Ask Neal Lilly about the impact of sleep apnea, and he’ll recount the story of a young father who was so tired throughout the day he struggled to muster the energy to play with his kids when he got home.
Lilly, a physician’s assistant with Tidelands Health Family Medicine at Myrtle Beach, prescribed a sleep study for the man, who returned to the office for a checkup three months after being diagnosed with sleep apnea. During the intervening months, the patient had been using a Continuous Positive Airway Pressure, or CPAP, machine every night, and the benefits were obvious.
“You wouldn’t recognize him,” Lilly says. “He had bright eyes. You could tell there was something different about him – he was so excited and said he had a lot more energy to play with his kids.”
An estimated 22 million Americans have sleep apnea, and most don’t even know it, according to the American Sleep Apnea Association. The condition can affect people of all age groups, genders and body types.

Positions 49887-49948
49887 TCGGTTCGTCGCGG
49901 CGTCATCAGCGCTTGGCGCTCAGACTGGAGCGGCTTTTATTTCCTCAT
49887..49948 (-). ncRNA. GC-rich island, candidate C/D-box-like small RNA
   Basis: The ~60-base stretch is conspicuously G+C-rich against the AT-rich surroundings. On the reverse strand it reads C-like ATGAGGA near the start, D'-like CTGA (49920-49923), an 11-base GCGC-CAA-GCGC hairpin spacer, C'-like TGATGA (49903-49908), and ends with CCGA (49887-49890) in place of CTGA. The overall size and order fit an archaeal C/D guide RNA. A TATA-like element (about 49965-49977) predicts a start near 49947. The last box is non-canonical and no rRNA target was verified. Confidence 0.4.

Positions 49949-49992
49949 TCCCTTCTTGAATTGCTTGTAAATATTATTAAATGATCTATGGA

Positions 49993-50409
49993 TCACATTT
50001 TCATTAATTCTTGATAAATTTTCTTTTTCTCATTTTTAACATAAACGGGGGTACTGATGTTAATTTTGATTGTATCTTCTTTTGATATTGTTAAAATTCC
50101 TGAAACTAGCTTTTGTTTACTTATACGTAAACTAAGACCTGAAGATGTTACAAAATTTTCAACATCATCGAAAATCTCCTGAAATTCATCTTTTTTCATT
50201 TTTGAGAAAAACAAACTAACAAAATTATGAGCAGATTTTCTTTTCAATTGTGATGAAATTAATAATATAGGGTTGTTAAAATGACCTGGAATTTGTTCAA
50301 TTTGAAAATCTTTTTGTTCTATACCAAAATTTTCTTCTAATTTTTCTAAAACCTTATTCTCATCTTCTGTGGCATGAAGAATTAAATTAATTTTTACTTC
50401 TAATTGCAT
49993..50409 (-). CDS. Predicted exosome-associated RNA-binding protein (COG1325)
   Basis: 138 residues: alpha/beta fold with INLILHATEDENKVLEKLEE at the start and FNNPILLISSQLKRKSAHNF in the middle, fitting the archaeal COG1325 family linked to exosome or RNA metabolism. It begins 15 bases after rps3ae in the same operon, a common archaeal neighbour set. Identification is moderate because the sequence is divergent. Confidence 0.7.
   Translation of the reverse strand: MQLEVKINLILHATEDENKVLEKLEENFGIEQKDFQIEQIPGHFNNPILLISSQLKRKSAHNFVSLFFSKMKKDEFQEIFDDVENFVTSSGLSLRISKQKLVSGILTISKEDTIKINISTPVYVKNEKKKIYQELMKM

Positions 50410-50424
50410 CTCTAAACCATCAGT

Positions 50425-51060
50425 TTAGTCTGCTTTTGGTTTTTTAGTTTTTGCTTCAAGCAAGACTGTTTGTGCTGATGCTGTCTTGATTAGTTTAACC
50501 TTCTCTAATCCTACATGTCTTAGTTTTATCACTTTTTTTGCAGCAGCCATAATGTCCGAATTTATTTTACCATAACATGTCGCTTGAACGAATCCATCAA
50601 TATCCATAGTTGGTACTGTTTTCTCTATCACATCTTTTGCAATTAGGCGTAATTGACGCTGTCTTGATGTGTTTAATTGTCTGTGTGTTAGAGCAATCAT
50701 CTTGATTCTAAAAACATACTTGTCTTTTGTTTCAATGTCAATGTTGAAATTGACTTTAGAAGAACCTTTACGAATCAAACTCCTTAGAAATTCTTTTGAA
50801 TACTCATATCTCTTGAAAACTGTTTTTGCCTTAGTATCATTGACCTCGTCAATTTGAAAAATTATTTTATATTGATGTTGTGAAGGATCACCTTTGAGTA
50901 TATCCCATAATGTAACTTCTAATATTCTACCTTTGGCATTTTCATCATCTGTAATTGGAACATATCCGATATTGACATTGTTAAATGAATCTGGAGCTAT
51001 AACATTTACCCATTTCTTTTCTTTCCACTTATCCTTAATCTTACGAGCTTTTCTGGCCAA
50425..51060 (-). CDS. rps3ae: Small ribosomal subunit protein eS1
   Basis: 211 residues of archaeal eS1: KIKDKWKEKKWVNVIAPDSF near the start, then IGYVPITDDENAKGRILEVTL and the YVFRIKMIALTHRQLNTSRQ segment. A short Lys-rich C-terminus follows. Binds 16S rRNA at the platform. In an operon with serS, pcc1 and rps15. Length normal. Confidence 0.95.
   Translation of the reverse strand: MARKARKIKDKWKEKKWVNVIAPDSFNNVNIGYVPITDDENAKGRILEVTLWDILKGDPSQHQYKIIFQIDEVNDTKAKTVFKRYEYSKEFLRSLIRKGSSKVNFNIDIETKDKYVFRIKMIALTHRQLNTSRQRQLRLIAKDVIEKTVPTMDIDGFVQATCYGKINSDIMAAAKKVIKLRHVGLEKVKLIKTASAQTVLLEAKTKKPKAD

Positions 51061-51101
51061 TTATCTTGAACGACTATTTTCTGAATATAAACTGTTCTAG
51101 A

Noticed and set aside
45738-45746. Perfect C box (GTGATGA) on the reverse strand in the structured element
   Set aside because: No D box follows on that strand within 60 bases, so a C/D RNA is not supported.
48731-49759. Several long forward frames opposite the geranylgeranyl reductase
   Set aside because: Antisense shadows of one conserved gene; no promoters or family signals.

The sleep disorder comes in three types:
- Obstructive sleep apnea, caused by soft tissue in the rear of the throat collapsing and blocking the airway during sleep
- Central sleep apnea, in which the brain fails to signal your muscles to breathe while you’re sleeping
- Mixed sleep apnea, in which a patient suffers from both obstructive and central sleep apnea.
The common theme among them? In all cases, patients temporarily stop breathing during the night, which causes brief, partial awakenings, Lilly says. These episodes can happen dozens of times a night, inhibiting deep, restorative sleep. Many people aren’t aware of the awakenings or remember them.